You make me very, very angry. To claim that "Too bad, you fuck you lose!", or even the above bolded, represents a patently stupid perspective on the matter. I have lots and lots of sex, and I distinctly don't want a kid right now. It isn't absurd at all. As for the willingness to completely alter your life because of a misunderstanding between you and the person you are having sex with (which is what the OP said), yes, I would be furious, hurt, and feel betrayed.
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Re: Relationships and Unplanned Parenthood

Postby General_Norris » Fri Nov 20, 2009 3:04 pm UTC

guenter wrote:(Of course financially he can't just call it quits if no one else is willing to cough up the money.)


And why? He never said he wanted a kid so it's the decision of the girl to give it in adoption or to raise it alone. Why should he take care of it IF THE GIRL DECIDES TO KEEP IT? That's the important part. The girl is forcing the man to pay because she wants to raise the baby.

Why should the man pay? The girl is the one who wants to keep the child, she is the one who should pay. She is the one who choose to keep the child instead of aborting or giving it into abortion.

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Re: Relationships and Unplanned Parenthood

Postby setzer777 » Fri Nov 20, 2009 3:26 pm UTC

spiderham wrote:Anyway, I think there is a wisdom behind traditional rules of marriage and child-rearing in that the rules of involvement are clear. If the focus of the concern is what's best for the child, and experts agree that stability and consistency are important, then the best choice might be all or nothing: either join the family or give financial support and stay aloof like a person who gave up the child for adoption.


Just to clarify: how much are you including in "traditional rules of marriage?". For a lot of them I can see the logic (involvement in the child's life from both parents being a good thing), but the one I have a big issue with is the idea that the parents are morally obligated to maintain a romantic relationship with each other. I think that sexual/romantic relationships should not be based on pressure or obligation (and is it really that important to a child that its parents have sex with each other?) The only other "traditional marriage" approach I know of is to stay in a non-romantic, non-sexual relationship with your partner that still prohibits you from forming romantic or sexual relationships with other people.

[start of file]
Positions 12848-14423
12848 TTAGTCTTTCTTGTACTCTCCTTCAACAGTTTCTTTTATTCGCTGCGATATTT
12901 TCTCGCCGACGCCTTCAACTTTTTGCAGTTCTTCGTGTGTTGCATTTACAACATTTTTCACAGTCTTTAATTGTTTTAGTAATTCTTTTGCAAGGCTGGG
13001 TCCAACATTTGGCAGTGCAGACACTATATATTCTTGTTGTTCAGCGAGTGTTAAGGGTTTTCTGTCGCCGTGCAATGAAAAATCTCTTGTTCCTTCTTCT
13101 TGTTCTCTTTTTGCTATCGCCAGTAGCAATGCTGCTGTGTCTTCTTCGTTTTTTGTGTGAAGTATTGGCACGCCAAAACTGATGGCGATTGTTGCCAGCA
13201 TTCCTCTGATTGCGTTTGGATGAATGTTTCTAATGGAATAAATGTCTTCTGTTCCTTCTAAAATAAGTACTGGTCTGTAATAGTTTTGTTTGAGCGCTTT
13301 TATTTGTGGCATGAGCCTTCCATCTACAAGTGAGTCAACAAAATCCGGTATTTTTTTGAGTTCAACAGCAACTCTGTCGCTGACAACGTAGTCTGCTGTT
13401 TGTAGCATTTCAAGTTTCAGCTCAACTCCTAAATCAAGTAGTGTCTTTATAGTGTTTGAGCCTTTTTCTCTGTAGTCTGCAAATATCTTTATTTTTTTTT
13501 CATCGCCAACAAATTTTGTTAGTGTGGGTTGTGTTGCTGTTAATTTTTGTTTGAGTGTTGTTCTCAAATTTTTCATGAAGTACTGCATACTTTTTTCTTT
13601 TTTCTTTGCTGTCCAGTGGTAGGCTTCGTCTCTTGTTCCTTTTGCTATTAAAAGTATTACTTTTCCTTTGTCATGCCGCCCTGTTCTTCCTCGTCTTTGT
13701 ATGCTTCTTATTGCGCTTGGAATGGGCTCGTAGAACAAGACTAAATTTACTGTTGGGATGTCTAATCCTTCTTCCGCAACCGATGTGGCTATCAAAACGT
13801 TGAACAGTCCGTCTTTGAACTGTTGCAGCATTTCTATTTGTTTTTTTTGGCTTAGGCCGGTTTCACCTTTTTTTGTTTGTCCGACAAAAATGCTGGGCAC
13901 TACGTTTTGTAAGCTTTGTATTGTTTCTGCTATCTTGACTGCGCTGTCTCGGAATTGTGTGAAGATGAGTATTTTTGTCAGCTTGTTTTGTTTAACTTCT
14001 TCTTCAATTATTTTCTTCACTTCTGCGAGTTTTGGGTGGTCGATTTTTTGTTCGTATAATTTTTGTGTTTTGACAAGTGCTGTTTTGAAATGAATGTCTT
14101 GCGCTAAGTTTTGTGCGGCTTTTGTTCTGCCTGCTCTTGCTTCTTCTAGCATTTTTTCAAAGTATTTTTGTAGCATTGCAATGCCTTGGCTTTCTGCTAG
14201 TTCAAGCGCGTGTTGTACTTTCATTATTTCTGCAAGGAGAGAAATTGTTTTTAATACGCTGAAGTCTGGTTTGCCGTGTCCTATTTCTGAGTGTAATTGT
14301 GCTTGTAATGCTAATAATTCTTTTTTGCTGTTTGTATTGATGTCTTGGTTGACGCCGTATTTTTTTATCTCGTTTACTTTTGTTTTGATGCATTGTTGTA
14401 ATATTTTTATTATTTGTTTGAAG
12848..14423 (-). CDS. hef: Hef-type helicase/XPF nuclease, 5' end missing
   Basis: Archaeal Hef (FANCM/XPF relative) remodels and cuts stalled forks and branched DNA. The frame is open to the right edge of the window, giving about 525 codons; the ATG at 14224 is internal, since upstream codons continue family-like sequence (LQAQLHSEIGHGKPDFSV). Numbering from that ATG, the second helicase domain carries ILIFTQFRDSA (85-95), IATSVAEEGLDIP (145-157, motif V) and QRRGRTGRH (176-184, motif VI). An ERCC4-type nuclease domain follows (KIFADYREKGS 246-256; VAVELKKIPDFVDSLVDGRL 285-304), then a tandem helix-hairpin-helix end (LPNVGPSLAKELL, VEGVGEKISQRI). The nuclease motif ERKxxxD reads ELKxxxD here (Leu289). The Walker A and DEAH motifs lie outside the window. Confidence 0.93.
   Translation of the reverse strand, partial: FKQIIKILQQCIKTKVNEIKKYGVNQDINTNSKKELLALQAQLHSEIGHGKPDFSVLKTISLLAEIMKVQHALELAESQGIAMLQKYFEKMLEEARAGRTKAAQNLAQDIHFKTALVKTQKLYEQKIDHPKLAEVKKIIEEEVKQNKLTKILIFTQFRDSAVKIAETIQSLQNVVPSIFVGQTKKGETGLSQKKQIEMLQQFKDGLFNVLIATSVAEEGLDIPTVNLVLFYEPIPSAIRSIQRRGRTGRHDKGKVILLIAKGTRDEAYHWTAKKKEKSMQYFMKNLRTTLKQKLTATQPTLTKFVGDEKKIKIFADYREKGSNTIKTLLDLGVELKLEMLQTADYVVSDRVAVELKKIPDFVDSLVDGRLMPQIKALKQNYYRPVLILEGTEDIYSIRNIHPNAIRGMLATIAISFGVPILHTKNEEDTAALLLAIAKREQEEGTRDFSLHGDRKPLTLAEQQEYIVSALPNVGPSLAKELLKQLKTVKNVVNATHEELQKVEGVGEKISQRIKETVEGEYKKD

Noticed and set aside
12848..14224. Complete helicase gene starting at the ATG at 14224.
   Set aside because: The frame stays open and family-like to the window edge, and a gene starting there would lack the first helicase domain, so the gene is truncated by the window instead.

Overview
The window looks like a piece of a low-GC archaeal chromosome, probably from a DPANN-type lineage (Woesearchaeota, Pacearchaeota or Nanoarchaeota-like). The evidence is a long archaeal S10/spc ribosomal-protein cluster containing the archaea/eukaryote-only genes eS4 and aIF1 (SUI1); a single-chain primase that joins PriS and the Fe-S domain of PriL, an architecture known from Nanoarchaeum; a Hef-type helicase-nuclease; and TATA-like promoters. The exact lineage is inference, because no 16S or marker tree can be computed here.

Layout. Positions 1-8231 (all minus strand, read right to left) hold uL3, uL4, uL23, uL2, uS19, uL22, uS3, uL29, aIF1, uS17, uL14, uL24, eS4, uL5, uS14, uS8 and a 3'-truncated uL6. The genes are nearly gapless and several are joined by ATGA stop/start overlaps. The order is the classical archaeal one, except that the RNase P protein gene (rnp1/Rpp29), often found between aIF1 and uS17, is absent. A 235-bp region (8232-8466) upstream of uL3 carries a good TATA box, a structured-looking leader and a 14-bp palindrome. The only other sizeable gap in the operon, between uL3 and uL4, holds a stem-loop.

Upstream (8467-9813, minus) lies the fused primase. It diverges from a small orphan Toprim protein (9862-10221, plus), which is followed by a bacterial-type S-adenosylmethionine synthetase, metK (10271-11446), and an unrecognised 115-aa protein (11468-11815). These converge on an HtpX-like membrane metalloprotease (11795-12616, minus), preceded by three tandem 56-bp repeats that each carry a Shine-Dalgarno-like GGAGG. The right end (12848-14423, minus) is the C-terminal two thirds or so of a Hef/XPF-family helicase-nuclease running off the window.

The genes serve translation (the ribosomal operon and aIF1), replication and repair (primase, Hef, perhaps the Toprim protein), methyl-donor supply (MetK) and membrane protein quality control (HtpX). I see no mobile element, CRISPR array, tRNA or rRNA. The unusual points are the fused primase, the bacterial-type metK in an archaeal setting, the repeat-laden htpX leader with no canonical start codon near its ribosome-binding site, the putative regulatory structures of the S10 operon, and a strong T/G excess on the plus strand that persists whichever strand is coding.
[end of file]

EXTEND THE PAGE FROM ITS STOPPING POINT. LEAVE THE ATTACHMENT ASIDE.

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Re: Relationships and Unplanned Parenthood

Postby Izawwlgood » Fri Nov 20, 2009 3:44 pm UTC

General_Norris wrote:And why? He never said he wanted a kid so it's the decision of the girl to give it in adoption or to raise it alone. Why should he take care of it IF THE GIRL DECIDES TO KEEP IT? That's the important part. The girl is forcing the man to pay because she wants to raise the baby.

Why should the man pay? The girl is the one who wants to keep the child, she is the one who should pay. She is the one who choose to keep the child instead of aborting or giving it into abortion.


In an ideal world, the courts would be able to decide without a shadow of a doubt which men had preemptively stated and confirmed that they did not want a child, and which women had agreed to raise the child on their own. Women certainly raise children without any help, but given the choice between making it harder for women to get child support, or easier, I still choose easier, even if that means a couple of dads get boned for boning.

Yes, I consider it unfair to the males involved, but no, I don't think it should be changed. Keep in mind the person most screwed from this situation is the child, and anything that can be done to raise the quality of it's life, even if just tossing some money at the issue, is better then nothing at all.
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Re: Relationships and Unplanned Parenthood

Postby Azrael » Fri Nov 20, 2009 4:09 pm UTC

setzer777 wrote:I have a big issue with is the idea that the parents are morally obligated to maintain a romantic relationship with each other.
If so, there are a *lot* of traditional marriages that are thereby immoral.

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Re: Relationships and Unplanned Parenthood

Postby spiderham » Fri Nov 20, 2009 4:24 pm UTC